Do you ever come across people you follow on instagram with a considerable following who you’re just like dayyyummmm you’re cool. Ruth Finn Leiser (roobs_grlclb) has that exact effect on me. I honestly just fancied being nosy (fan girling) and finding out what goes on behind the feed. I also believe this chick, along with countless other independent original designers, deserves all the positive recognition going
GRLCLB is an online shop selling hand sewn simplistic t-shirts with sassy messages associated with them.
I personally came across this gal when the tampon tax debate was the hot topic, as she’d design a tee that featured a used tampon and ‘Treat Yoself’ emblazoned across the front. I just found the irony hilarous and so utterly relevant that I’ve followed her ever since. I won’t say too much more but she takes a very personal approach with her followers and this approach is one of the many reasons I, and I expect others, continue to follow her.
She very kindly agreed to answer some questions for me and for your reading pleasure… have a ganders!
When and why did you start GRLCLB?
GRLCLB grew out of nothing, really. I was working full-time (sometimes upwards of 60 hours a week), trying so hard, giving my all – for a job that gave me nothing in return, and that paid minimum wage. I just needed something to keep me going. I needed an outlet – for both my neglected creativity and just as a way to regain control over what I was doing with my life.
To this day, I have no idea what provoked me to stitch a tshirt. I’ve never been a sew-er. I could do the absolute basics, but I’d never done anything design-focused before. I posted the pics of what I was making, for myself, on instagram and people just liked it. I think partly they just liked the idea of watching someone embark on a journey with them. A year down the line, I’m doing this full-time, expanding the brand, and have never been happier or more fulfilled.
What is the message you want your products and blog posts to say?
Well, there’s the obvious messages of girl power, feminism, empowerment, strength etc, but one of the biggest drives for me is the need for honesty. I want to be an often much-needed reminder of reality. In a world where you can construct an entire life on social media, I just think it’s so important to show people what’s real from time to time. People see these ‘instafamous’ accounts post pictures of a seemingly perfect – and superior – life, and fall under the spell of what is often complete fabrication. Too many people are selling a perfection that doesn’t really exist – and which relies on your audience buying into their own implied inferiority.
Where do you get your inspiration?
I truly believe that we’re a product of everything we experience. Everything we create is a product of all the people we’ve known and the music we’ve heard and the stories we’re told and the sights we’ve seen. A lot of my cultural references are centred around my parents’ success in implementing in me an appreciation for ‘the classics’ – film, TV, music – but I’m equally driven by pop culture from my generation. I think there’s something about the things that form the soundtrack to our most transitory years that guarantees they’ll stick with us in a subconscious way. Mean Girls and pop punk forming the basis of my peak teen angst years, for example.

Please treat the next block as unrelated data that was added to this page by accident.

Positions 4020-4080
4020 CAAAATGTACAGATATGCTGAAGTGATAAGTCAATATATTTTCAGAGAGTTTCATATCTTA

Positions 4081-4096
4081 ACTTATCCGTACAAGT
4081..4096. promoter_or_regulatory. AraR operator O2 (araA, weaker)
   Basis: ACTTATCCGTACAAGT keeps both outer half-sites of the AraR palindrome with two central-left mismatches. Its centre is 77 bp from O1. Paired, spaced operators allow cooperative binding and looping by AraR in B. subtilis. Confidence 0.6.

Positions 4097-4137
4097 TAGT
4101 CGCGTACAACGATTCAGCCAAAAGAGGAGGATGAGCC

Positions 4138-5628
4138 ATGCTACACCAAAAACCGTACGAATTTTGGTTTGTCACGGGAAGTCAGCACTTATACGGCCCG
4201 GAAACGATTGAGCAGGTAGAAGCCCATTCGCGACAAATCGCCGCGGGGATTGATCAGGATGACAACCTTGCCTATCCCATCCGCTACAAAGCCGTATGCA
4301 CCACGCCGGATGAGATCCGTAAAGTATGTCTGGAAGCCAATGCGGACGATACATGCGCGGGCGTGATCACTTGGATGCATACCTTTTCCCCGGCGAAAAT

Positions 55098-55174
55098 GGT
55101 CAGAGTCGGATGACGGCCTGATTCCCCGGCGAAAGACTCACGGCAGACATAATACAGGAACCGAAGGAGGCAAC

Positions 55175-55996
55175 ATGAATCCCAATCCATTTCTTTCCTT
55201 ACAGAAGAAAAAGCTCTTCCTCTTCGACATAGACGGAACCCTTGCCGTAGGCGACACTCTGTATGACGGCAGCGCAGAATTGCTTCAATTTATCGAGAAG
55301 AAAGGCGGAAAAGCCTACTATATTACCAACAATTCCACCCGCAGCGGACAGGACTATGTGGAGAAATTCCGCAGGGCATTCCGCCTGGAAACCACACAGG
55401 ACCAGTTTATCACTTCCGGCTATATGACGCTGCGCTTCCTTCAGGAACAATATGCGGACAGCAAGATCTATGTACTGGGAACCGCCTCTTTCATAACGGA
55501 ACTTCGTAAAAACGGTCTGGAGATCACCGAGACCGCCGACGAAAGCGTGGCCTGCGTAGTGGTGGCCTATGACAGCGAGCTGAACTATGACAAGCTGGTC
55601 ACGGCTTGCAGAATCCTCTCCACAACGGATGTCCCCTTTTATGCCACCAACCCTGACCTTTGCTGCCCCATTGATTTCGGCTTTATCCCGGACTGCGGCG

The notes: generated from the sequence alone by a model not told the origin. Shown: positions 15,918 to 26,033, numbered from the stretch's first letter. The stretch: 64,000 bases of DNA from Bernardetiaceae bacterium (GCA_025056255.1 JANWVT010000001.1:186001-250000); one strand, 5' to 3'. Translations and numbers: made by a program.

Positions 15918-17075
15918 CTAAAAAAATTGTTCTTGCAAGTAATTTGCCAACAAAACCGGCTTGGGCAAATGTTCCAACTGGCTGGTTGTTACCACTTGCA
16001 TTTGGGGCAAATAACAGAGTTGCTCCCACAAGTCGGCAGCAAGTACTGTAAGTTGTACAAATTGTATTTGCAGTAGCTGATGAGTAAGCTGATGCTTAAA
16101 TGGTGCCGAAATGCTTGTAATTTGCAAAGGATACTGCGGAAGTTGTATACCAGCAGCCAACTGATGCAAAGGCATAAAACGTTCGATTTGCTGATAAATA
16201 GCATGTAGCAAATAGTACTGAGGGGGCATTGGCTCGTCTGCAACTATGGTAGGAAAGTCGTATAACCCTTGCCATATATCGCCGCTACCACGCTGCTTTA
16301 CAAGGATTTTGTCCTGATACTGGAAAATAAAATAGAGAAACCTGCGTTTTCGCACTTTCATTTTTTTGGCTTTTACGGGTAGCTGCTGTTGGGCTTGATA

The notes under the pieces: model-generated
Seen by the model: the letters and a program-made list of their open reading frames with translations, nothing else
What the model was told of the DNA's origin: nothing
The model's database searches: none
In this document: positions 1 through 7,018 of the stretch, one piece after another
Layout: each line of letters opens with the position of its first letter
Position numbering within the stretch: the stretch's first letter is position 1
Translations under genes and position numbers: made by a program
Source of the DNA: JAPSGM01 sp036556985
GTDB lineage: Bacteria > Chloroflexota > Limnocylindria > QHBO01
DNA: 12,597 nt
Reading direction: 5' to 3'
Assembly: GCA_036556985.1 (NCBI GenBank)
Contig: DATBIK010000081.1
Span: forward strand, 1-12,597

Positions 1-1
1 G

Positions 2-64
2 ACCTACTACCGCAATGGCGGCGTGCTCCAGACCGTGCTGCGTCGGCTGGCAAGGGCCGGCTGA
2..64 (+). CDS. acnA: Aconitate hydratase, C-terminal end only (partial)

The rest of it is, I think, just a manifestation of how grumpy and intolerable to injustice I am on a daily basis. Little things affect me more than they should. But, where other people can shrug it off with a ‘life’s unfair’, I’m like ‘nah I better put this on a tshirt’.
My favourite thing about following you is how open you are about your own personal struggles – what is the reason behind this?
I just don’t think it’s fair that so many people – and not just young ones – will scroll through social media on any given day and think to themselves ‘why am I not handling things as well as everyone else?’. I hate the illusion of effortlessness that instagram affords us. And (the majority of) people don’t do it on purpose. They’re not doing it to make others feel inferior. It’s only natural that we want to share the good bits with the world. You’re always going to pick a holiday snap over a picture of all the washing you’ve been avoiding for 6 days. But all that it does is perpetuate a system of unfeeling, competitive, self-destructive comparison.
I want people to understand that, whatever they’re feeling, there’s someone else who gets it. I don’t think I can be that person for everyone – there are plenty of things I have no authority on – but I want to create a community that leaves no-one to struggle alone. I want to revolutionise the way we talk about the hard things.
What is your favourite design of yours?
Well, that depends on if I’m having to sew it… I love the rebel girl lips, it’s sassy and the finished product looks really cool. Unfortunately it also takes me about 3 hours to complete so it’s definitely a love/hate relationship. My current favourite is the philogynist ‘girls’ loveheart. I’m really into the cursive font and it’s not too tough on my poor fingertips.